Oil giant BP (LON:BP) again reported bumper second-quarter profits, which ballooned to more than $8.4 billion, but estimates it will pay an extra $800 million by the end of 2025 in the wake of the UK’s windfall tax.
The supermajor reported earnings of over $8.4bn per its underlying replacement cost profit metric – and over $14bn pre-tax – while total revenues surged to just over $69.5 billion.
It continues a run of bumper results, with profits triple that of the same period last year, and well above average analyst estimates of around $6.7bn.
BP said the performance was driven by strong refining margins, continued “exceptional” oil trading performance and higher liquids realisations.
Results were offset by “average” gas marketing and trading performance – which receded fllowing an “exceptional” first quarter – and the impact from an ongoing outage at Freeport LNG.
Reported oil production for the quarter was 1.27 million barrels of oil equivalent per day (boepd), in addition production of around 924,000 boepd from its gas and low carbon energy unit.
Last quarter saw profits of $6.2 billion (£4.9bn), though BP’s results were “partly offset” by paper write downs of $24bn (£19.2bn) and $1.5bn (£1.2bn) as a result of the “loss of significant influence” and its exit from its share of Russian group Rosneft.
The second quarter also saw the completion of share buybacks amounting to $2.3 billion, with the full $2.5 billion buyback programme completed on 22 July.
Net debt fell for the ninth successive quarter to reach $22.8 billion at the end of the second quarter.
The stellar results prompted the group to up its quarterly divided by 10% to 6.006 cents per share, and launch a further $3.5 billion share buyback programme.
Chief executive Bernard Looney said: “Today’s results show that BP continues to perform while transforming. Our people have continued to work hard throughout the quarter helping to solve the energy trilemma – secure, affordable and lower carbon energy. We do this by providing the oil and gas the world needs today – while at the same time, investing to accelerate the energy transition.”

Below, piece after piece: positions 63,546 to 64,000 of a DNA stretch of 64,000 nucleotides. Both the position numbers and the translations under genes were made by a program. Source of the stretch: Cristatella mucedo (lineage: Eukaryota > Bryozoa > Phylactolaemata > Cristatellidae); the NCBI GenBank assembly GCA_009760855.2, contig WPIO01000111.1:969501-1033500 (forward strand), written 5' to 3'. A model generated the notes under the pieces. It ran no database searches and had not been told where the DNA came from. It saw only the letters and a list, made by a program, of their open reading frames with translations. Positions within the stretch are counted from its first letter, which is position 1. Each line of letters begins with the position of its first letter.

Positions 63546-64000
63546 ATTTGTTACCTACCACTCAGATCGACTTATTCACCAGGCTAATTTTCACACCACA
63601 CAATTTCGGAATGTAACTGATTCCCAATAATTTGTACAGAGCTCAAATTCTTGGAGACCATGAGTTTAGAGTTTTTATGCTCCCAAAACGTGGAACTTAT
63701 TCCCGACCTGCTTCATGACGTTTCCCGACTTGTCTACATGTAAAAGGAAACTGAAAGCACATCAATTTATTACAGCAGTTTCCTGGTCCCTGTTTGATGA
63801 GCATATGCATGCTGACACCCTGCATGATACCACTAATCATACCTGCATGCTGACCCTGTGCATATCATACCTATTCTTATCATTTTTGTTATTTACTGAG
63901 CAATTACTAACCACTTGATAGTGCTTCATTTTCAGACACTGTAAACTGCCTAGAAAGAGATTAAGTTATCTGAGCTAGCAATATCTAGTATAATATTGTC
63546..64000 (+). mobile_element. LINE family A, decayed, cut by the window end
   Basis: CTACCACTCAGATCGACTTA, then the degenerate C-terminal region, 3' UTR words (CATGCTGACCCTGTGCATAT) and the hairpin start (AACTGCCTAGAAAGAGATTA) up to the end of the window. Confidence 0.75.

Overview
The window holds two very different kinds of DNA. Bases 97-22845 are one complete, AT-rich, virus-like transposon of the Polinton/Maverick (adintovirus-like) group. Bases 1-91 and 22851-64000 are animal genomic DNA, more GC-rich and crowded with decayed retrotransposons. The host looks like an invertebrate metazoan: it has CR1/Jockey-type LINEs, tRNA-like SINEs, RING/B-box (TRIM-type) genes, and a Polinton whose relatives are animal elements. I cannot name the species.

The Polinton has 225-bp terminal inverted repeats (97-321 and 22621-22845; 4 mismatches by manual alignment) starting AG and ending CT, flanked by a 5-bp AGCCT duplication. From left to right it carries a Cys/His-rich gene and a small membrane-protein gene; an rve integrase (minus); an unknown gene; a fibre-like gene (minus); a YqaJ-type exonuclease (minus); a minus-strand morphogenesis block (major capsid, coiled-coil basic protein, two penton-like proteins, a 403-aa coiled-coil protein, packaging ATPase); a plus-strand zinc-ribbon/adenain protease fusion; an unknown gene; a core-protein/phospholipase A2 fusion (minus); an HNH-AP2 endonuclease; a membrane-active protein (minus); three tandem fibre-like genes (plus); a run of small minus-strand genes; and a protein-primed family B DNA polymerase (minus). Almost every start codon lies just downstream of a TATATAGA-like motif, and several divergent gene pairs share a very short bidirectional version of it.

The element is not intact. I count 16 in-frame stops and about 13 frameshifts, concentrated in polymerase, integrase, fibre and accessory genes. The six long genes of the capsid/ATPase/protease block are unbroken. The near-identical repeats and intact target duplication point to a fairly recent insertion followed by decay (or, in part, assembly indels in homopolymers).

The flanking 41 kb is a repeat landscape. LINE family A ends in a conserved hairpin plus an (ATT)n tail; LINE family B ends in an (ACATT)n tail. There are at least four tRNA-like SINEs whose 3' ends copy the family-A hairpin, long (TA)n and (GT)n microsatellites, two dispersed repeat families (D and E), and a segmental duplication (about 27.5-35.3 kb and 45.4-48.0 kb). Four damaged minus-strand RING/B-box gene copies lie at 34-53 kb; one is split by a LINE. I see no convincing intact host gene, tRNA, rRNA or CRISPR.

BP also began to quantify the effects of the UK’s new Energy Profits Levy (EPL), which increases the headline rate of tax from 40% to 65% on profits from its North Sea business as of 26 May 2022.
The introduction of the so-called windfall tax will result in a one-off non-cash deferred tax charge of an estimated $800m, BP said, reflecting the higher tax rate effective between 1 October 2022 and 31 December 2025.
Speaking during an investor call following publication of the results, Mr Looney said the figure provided was not a full estimate of the cost of levy, but represented “an accounting issue around deferred taxes and the changes in valuation.”
He pointed to updated estimates which suggest a group-wide underlying effective tax rate (ETR) of around 35% for full-year 2022, but said the full implications of the levy would be shown when the company reports its taxes at the end of the year.
At the company’s annual general meeting earlier this year, the chief executive warned that “unpredictable” measures such as the EPL “would challenge investment in home-grown energy.”
However, speaking during a parliamentary committee last month, UK boss Louise Kingham told MPs that: “We don’t think at BP that the profits levy will impact on the investment plans we have in the North Sea.”
In May BP announced it would invest £18 billion in the UK over the next decade, three-quarters of which would be focused on low-carbon sources of energy, with the rest directed to its traditional oil and gas business.
BP’s record results align with those of its fellow supermajors. Last week Shell reported eye-watering pre-tax profits of $36.9bn, while Exxon and Chevron also saw their highest ever quarterly takings.
Brewin Dolphin investment manager Stuart Lamont noted: “BP has mirrored Shell’s exceptional results last week – albeit, with the disposal of its stake in Rosneft hanging over the first six months of 2022.
He said the company was in a “great position” thanks to rising sales, strong profits, and falling debt.
“Shareholders will be pleased that this is being converted into returns, with 60% of surplus cashflow being distributed to them through dividends and share buybacks. However, BP’s and its peers’ results are also likely to attract further political attention, which is becoming a real risk for the future.”
Panmure Gordon oil and gas analyst Ashley Kelty said that while the group’s production guidance looks to remain flat for the rest of the year “refining margins will remain high due to supply disruption from Ukraine conflict.”
He also noted the supermajor was “ahead of the game” in recognising the impact of its Russian writedowns, which Shell’s results did not.